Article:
Now is the time to up your online marketing!
As our paradigms shift, and “shelter in place” takes over, the time to master online marketing is here.
For those of us who aren’t fortunate enough to have a partner who takes care of the “busy work” of art-making, FASO is here to help.
I will bow to the experts on those strategies and techniques. One thing I do have is a partner who can help me through tech glitches. Beyond that, it’s up to me to do any social media stuff.
But if I didn’t, then it would feel pretty overwhelming to take this on. As I imagine you might, too.
So my advice for you today is:
Tiny, baby steps.
You didn’t learn to drive in a day, it took more than a week to master your craft, it takes a lifetime to learn how to be a good person in the world.
Take the same approach with your social media stuff.
Start with what you know. What platform are you already somewhat familiar with? Facebook? Email? Start there.
I have a separate page for my art biz, but have to admit I often cross-post to my personal page, too. After all, friends of friends of friends on a personal page, especially if made public so everyone can see our posts, can widen our network.
And pictures are the easiest thing to post! We are hard-wired to “see”, even over reading. A beautiful pic of your latest work will be an attention-getter.
But there are a jillion ways to work that pic, and tell your story. You aren’t limited to posting a picture of finished work. So my first tip today is:
Do it more often.
Like many people, I have “good intentions” for making online marketing a daily practice. But even when this all started, I let the ball drop.
Part of that was tying down what we needed to shelter in place.
Now I’m realizing that with so many “daily tasks” taken off my plate, there is no excuse not to share my work more regularly.
Do it better.
The best way to “do it better” is to do it more often. But I’ve also realized I need to get better at my picture quality. I’m experimenting more with light and composition. (My 3D work can be really hard to get right, and my latest jewelry line with gemstones means I had to update my lighting to catch their best color.)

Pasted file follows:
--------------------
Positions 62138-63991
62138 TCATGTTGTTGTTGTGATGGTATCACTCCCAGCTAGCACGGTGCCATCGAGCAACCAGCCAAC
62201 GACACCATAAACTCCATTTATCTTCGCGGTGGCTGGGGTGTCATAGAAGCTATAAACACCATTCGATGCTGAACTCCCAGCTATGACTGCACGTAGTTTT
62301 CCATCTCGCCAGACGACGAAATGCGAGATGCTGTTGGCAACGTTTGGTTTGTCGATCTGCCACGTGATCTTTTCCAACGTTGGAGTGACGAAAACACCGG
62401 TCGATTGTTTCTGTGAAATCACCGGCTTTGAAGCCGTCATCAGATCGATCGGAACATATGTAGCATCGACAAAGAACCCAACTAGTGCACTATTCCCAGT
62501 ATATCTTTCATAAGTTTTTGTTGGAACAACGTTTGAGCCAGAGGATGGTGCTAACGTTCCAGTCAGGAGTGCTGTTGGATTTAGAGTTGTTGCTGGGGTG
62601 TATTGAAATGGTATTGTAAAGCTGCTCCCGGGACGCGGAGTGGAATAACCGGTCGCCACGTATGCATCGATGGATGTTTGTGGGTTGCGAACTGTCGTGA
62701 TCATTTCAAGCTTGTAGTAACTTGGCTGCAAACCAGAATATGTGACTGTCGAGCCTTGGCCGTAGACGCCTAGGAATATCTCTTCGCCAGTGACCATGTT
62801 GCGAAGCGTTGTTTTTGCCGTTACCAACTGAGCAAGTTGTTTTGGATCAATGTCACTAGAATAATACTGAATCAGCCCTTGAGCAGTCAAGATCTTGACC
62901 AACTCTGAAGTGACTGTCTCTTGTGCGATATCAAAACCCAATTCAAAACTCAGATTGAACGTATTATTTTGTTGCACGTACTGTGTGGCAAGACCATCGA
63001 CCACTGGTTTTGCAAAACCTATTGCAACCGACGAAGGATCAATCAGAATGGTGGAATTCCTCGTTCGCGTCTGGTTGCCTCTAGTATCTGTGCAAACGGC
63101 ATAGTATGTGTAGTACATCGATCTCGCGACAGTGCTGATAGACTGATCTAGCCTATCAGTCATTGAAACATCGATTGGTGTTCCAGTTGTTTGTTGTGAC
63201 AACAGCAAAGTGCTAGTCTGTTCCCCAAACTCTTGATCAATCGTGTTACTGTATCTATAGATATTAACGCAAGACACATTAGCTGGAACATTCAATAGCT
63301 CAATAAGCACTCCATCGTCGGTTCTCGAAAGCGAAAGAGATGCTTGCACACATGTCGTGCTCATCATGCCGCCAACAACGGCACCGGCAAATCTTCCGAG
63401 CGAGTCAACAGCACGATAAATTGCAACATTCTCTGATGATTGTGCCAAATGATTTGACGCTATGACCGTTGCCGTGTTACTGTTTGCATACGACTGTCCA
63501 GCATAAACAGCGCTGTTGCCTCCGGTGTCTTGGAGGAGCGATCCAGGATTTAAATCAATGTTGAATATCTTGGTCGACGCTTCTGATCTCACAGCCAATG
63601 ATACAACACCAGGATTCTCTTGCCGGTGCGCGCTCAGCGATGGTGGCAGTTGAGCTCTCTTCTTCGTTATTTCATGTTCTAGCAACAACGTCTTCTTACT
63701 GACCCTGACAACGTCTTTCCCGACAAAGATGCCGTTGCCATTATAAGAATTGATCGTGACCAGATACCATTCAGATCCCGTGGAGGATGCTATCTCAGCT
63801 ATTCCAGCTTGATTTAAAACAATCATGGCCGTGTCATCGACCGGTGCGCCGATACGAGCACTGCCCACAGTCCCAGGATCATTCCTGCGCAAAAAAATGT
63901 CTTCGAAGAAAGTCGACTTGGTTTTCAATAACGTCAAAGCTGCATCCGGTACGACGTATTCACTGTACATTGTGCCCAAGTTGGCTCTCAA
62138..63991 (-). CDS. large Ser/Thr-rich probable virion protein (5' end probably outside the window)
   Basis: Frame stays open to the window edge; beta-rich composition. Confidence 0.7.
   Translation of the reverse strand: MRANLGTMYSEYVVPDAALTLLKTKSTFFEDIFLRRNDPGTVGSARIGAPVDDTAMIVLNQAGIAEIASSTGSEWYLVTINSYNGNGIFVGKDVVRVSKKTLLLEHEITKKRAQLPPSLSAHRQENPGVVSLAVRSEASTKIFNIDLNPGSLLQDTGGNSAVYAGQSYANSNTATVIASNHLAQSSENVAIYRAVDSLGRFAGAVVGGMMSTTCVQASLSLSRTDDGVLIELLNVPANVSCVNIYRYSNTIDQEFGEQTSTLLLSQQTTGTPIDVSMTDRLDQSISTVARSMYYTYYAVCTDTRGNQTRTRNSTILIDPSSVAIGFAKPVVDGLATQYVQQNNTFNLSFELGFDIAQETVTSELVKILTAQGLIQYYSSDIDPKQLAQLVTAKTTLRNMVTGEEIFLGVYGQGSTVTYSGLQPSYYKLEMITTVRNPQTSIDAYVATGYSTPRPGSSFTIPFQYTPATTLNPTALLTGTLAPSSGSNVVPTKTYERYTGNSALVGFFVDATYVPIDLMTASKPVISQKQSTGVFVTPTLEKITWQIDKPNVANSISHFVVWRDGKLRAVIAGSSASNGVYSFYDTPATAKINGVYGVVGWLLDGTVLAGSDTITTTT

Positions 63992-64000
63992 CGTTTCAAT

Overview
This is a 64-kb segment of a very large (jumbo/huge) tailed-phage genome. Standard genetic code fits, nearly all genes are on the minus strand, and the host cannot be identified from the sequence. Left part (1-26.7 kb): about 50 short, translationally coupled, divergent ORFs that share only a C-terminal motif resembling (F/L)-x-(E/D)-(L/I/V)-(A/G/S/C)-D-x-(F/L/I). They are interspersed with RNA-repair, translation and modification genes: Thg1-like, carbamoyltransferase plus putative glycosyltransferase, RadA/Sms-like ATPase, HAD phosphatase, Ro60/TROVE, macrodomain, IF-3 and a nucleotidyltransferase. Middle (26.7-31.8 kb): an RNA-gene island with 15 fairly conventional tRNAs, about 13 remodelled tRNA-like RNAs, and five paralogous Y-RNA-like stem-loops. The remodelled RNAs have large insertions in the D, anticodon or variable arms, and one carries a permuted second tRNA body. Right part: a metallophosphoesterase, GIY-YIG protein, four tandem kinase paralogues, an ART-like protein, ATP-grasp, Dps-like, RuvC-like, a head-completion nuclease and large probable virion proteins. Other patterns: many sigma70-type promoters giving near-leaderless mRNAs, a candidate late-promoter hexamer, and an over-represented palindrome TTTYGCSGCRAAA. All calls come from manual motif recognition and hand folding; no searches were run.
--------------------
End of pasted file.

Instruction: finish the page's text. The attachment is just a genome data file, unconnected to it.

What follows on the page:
I’ve even gone back to digital cameras, which have more tools than my 5-year-old smartphone and can create images with more megabytes.
Then go deeper.
People love to see our creative path. So instead of just the final project, how about sharing your process? Show the steps you use along the way: How you set up to start, from beginning sketches to final coat of paint. Even errors that get corrected will fascinate your audience.
We can go even further back, too! How about a photo of what inspired you? This can be an image of the original view/object/landscape/person, along with the sketches that were inspired by it.
Further back? Where are you making it? In your studio? A rough sketch in the field? Your new studio at home, as you shelter in place?
How about even further?
Tell your story!
I remember the first time former FAV writer Lori Woodward gave me a peek into her landscape painting process. I had no idea it was “normal” to adapt a sketch or photo to improve the composition! (I thought landscape painters painted only what they could see.) A small insight, probably, for most painters, but a huge one for us non-painters. Suddenly, my respect for such people (already high!) went higher. I realized there were levels of production I hadn’t even imagined.
The same for another artist friend, Nicole Caulfield. I knew she uses digital photography to set up her still-life subjects. But in an online post, she also shared how she corrects for lens distortion in her finished sketches. I had no idea this was a “thing”, and it increased my already-profound respect for her work.
In act, recently I wrote a blog post on my own website sharing my experience in a friend’s vineyard painting party in Learning to See.
People were delighted! And I’m sure there wasn’t a single point in that story that every painter doesn’t already know.
That’s the trick of story-telling: Stepping outside our accrued knowledge and expertise, and thinking about what looks magical to others. Too often, we think of “other artists” as our audience, and think and act accordingly. (And yes, often other artists are a great audience and collectors, because they know what’s amazing about how we do it.)
But to a bigger audience – ‘ordinary people’ – we are the folks who ran away to join the circus. Everyone has their unique interests and skill sets, but we tend to admire those we aren’t familiar with. (As in, “OMG, you know how to put my knee back together?!”) (Er, actually, I don’t want to see pictures of that.) Hence, the “magic factor” we take for granted in making our art.
In this series, I’ll continue to share ways to tell your story: How to get to the heart of you, what you do, and why you do it.
But for today, think of one thing you could post on Facebook, or Twitter, or Instagram, any platform you are already familiar with.
What is one thing you can share with your current audience, and your potential audience, today?
If this article inspired you today, please pass it on to someone else who might like it, too. And if someone sent this to you today, and you liked it, you can see more advice on art marketing at Fine Art Views, more of my articles on FAV, and read/subscribe my blog at LuannUdell.wordpress.com.